So I have no clue what to think about this.
|Sunday, November 24th, 2013|
|Friday, November 22nd, 2013|
|Aaron was awesome in Les Miserables Last Night
And I'm pretty sure the other students were good too, fwiw.
Aaron was various bit parts. The arresting Sergeant who brings Jean Valjean to the priest. The prisoner mistaken for Jean Valjean. one of the national guard in the second half.
The show is actually the non-musical dramatic adaptation, but with some of the musical numbers added.
Second showing is Saturday Night.
Am linking to one of my favorite buzzfeeds. 28 Experiences Only Drama Club Kids Would understand
Out of curiousity, who else did drama club?
|Wednesday, November 20th, 2013|
|Text of my speech from last night is up
Briefly, I start with the quote from Ethics of the Fathers that: There are four types of people [lit. 'midot' meaning virtues]: The one who says what is mine is mine and what is yours is yours, this is a typical person ['beinoni]; some say this is the way of Sodom. The one who says "what's mine is yours and what's yours is mine" is ignorant of the world [lit. 'am ha-aretz'], "What's mine is yours and what's yours is yours" is generous/kind [chassid]. "What's mine is mine and what's yours is mine," wicked."
The debate over copyright is often portrayed as a conflict between the idealistic "what's mine is yours and what's yours is mine" v. the worldly "whats mine is mine and what's yours is yours." This is a false framing, The real debate over the last 30 years is contained entirely in the first sentence. Have we left the path of ordinary law necessary to promote, in the words of the Consitution, "science and the useful arts" and instead begun to follow the way of Sodom?
|Monday, November 18th, 2013|
|Intellectual Property and Jewish Ethics
I will speaking at this event tomorrow night at the Jewish Museum of Military History. I call my presentation: "My idea is mine and your idea is yours -- Why some of us say U.S. intellectual property policy is the Way of Sodom."
"The tragic suicide of Internet activist Aaron Swartz in the fall of 2012 drew public attention to the ethical problems that arise from the protection—or overprotection--of intellectual property. Does information really want to be free, as the saying goes?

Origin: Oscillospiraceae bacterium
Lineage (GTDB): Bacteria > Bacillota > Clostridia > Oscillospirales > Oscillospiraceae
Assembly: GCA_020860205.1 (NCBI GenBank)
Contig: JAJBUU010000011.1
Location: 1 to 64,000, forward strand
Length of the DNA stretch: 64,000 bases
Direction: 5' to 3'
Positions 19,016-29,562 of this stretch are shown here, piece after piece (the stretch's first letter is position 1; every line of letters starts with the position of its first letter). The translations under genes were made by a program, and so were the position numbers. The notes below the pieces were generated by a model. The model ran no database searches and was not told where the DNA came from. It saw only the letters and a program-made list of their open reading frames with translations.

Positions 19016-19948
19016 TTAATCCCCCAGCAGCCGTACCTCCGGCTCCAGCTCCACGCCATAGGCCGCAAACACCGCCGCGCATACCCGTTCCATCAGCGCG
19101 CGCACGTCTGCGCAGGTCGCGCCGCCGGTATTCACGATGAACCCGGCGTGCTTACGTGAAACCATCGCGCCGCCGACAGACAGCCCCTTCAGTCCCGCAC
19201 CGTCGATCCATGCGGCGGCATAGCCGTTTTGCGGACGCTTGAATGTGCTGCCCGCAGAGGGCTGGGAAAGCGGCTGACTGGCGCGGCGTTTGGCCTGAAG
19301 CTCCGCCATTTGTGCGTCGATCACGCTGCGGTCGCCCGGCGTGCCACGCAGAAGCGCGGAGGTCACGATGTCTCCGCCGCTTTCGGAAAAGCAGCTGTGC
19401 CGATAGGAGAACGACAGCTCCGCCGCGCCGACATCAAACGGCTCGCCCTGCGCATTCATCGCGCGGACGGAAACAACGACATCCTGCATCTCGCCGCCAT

And what can we learn from Jewish tradition--from the Talmud to more modern interpretations -- about creating a fair balance between the intellectual property rights of writers and other artists and access to copyrighted media in the United States?"
|Tuesday, November 12th, 2013|
|Performers' Revel Was Awesome, As Usual
Last weekend was one of the few SCA events we still manage to make it to -- Performers' Revel at Caer Bear. For us, the event starts Friday night when we show up at Igor and Fevronia's and get to hang with them -- something we don't get to do nearly enough.
Performers' Revel is a small event held at Ig and Fevronia's house whose origins go back to when they were Baron and Baroness and wanted to create a "safe space" to encourage new performers as well as satisfy the urge of regular bards to get together and jam. Every attendee is required to do some sort of performance (interpreted very broadly) as their 'tithe' to the crowd. Baron Igor cooks up a lunch and dinner that smell amazing and, from what I am told, tastes amazing as well.
This year, on Friday night, I was lamenting how the pickled mushrooms always smell so wonderful and someday I would need to get Ig to make a kosher batch. As it happened, Ig had kosher vinegar and a glass bowl suitable for the making of a small batch of kosher pickled mushrooms. And yes, they were very good.
Unfortunately, Rivka was feeling somewhat under the weather, so we left relatively soon after Shabbos ended when they broke for dinner rather than staying for the after dinner performances. But it was a marvelous time and an excellent tonic to an emotionally draining week.